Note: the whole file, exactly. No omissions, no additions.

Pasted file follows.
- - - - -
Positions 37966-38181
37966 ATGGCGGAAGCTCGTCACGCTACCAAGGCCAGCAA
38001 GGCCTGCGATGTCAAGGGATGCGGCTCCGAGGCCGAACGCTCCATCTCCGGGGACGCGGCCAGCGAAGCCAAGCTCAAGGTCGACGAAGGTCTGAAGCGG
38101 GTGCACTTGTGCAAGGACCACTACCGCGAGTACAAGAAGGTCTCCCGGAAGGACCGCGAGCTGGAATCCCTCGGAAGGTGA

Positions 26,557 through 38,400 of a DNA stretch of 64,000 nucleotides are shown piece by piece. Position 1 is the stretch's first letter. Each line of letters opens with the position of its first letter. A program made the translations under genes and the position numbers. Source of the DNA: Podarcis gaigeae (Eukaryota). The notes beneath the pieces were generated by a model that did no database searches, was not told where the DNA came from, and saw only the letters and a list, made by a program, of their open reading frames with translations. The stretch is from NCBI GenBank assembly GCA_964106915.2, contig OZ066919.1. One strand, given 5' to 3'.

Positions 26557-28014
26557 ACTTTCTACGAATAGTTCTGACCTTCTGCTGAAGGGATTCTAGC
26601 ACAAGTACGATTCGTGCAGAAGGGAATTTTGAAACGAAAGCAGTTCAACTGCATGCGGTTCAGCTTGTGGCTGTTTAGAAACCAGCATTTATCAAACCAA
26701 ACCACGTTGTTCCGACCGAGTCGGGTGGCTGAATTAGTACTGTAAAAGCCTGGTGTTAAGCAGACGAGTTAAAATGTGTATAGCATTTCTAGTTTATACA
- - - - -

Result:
Positions 37966-38181
37966 ATGGCGGAAGCTCGTCACGCTACCAAGGCCAGCAA
38001 GGCCTGCGATGTCAAGGGATGCGGCTCCGAGGCCGAACGCTCCATCTCCGGGGACGCGGCCAGCGAAGCCAAGCTCAAGGTCGACGAAGGTCTGAAGCGG
38101 GTGCACTTGTGCAAGGACCACTACCGCGAGTACAAGAAGGTCTCCCGGAAGGACCGCGAGCTGGAATCCCTCGGAAGGTGA

Positions 26,557 through 38,400 of a DNA stretch of 64,000 nucleotides are shown piece by piece. Position 1 is the stretch's first letter. Each line of letters opens with the position of its first letter. A program made the translations under genes and the position numbers. Source of the DNA: Podarcis gaigeae (Eukaryota). The notes beneath the pieces were generated by a model that did no database searches, was not told where the DNA came from, and saw only the letters and a list, made by a program, of their open reading frames with translations. The stretch is from NCBI GenBank assembly GCA_964106915.2, contig OZ066919.1. One strand, given 5' to 3'.

Positions 26557-28014
26557 ACTTTCTACGAATAGTTCTGACCTTCTGCTGAAGGGATTCTAGC
26601 ACAAGTACGATTCGTGCAGAAGGGAATTTTGAAACGAAAGCAGTTCAACTGCATGCGGTTCAGCTTGTGGCTGTTTAGAAACCAGCATTTATCAAACCAA
26701 ACCACGTTGTTCCGACCGAGTCGGGTGGCTGAATTAGTACTGTAAAAGCCTGGTGTTAAGCAGACGAGTTAAAATGTGTATAGCATTTCTAGTTTATACA